“I am so sorry!” she cried in alarm.

Abmellia Drroz’ face fell. “I am so sorry!” she cried in alarm. She flickered her glance around the galleywagon and spied a glass bottle of blue duliac on the honeywood sideboard. She poured three fingers of the powerful spirit into a butter-pot – a miniature, lidless saucepan – and warmed it on the stove. Meanwhile, Prosatio Silban leaned his head into his hands and quaked with frustration.

“Rescue is on its way!” she said, lifting the pot and handing it to him. “Rub this on your lips, and when they open, try to sip and swish it around your mouth. It should act as a solvent …”

He did as she told, and after a few minutes everything was settled. “I hope you aren’t tired of my apologies,” she said, studying at the galleywagon floor and blushing. “I really do mean well. It’s just that –”

“Abmellia Drroz, whatever am I to do with you?” he interrupted, and cast her a stern look. He cupped a hand over his mouth and inhaled through his nose again, gagging at the tenacious smell. “I am no better, but at least I am not worse off. I suppose I shall have to visit the Sacreant after all.”

She held his eyes with hers. “Please. I have one last die to throw, and if it doesn’t do as I plan, I shall pay for your Sacreant’s visit myself,” she said. She again murmured low in an unfamiliar language, swigged from the duliac bottle, smiled, took him into her arms, and kissed him soundly on the lips.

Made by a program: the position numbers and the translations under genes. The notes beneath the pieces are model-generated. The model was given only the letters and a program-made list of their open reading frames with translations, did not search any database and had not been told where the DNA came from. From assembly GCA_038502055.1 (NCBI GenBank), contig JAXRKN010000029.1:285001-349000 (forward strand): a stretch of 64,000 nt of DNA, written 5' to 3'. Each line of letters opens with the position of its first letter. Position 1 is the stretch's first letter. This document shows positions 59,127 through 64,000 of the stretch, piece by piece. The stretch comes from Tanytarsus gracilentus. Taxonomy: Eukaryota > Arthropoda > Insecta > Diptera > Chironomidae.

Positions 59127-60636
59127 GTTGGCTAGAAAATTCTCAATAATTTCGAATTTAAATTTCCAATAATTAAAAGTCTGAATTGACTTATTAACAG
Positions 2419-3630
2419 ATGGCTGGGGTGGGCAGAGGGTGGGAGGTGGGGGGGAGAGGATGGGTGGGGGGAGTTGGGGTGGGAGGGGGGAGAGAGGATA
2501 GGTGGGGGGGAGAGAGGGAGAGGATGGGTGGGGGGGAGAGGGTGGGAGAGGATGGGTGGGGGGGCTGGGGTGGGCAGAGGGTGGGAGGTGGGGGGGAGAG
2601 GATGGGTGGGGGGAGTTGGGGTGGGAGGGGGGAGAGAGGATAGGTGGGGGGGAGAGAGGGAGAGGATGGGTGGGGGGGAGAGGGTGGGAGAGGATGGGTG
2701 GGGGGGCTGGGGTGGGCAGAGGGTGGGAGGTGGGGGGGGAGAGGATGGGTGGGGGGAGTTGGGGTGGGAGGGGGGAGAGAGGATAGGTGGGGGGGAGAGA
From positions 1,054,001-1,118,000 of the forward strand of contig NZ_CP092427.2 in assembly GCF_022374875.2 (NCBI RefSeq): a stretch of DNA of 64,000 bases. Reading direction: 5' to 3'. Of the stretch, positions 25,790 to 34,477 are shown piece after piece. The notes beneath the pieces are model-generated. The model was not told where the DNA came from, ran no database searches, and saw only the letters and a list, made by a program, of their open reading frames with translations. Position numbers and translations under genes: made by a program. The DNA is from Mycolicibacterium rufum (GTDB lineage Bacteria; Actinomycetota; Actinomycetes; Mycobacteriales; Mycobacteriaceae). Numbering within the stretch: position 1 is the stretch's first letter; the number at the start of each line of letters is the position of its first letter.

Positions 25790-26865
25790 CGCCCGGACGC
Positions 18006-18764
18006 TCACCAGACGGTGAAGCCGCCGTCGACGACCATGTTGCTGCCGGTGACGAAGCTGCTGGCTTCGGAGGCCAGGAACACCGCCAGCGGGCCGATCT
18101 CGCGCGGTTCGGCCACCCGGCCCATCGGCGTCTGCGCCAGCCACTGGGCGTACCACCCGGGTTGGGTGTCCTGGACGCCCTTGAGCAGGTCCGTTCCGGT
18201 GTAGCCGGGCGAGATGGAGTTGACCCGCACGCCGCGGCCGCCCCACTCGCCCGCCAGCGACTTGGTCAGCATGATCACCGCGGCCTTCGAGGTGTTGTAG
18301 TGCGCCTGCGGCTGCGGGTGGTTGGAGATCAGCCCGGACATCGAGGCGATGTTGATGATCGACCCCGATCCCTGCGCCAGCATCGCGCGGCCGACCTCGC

Great Mother! he thought as she sucked his lips between hers. What is she doing?

The air in his lungs was being yanked out of him, and he felt lightheaded and dizzy and cozy all at once. When he thought he would swoon from lack of air, she released him; he stepped back and drew in a blessed breath.

My breath! he thought, tasting nothing but the licorice tinge of duliac. I’m cured!

Abmellia Drroz threw back her head and puffed out their combined breaths with a noise like wind whipping through pine branches. She met his grateful eyes.

“I see it worked,” she said. “Finally.”

“Finally?” Prosatio Silban panted. “Did you … have any … doubts?”

“I learned it from a long-ago … suitor,” she said, blushing. “That and the whispered spell which activates it – but in all honesty, I thought he was toying with me. He called it “The Lovers’ Mingle.”

He regarded her with great kindness. “I’m glad to know,” he said with all sincerity, “that it also works on dear friends.”

(If you’re new to these tales, here are the preface and introduction. And if you want another 85 stories in one easy-to-read package, here’s the e-book!)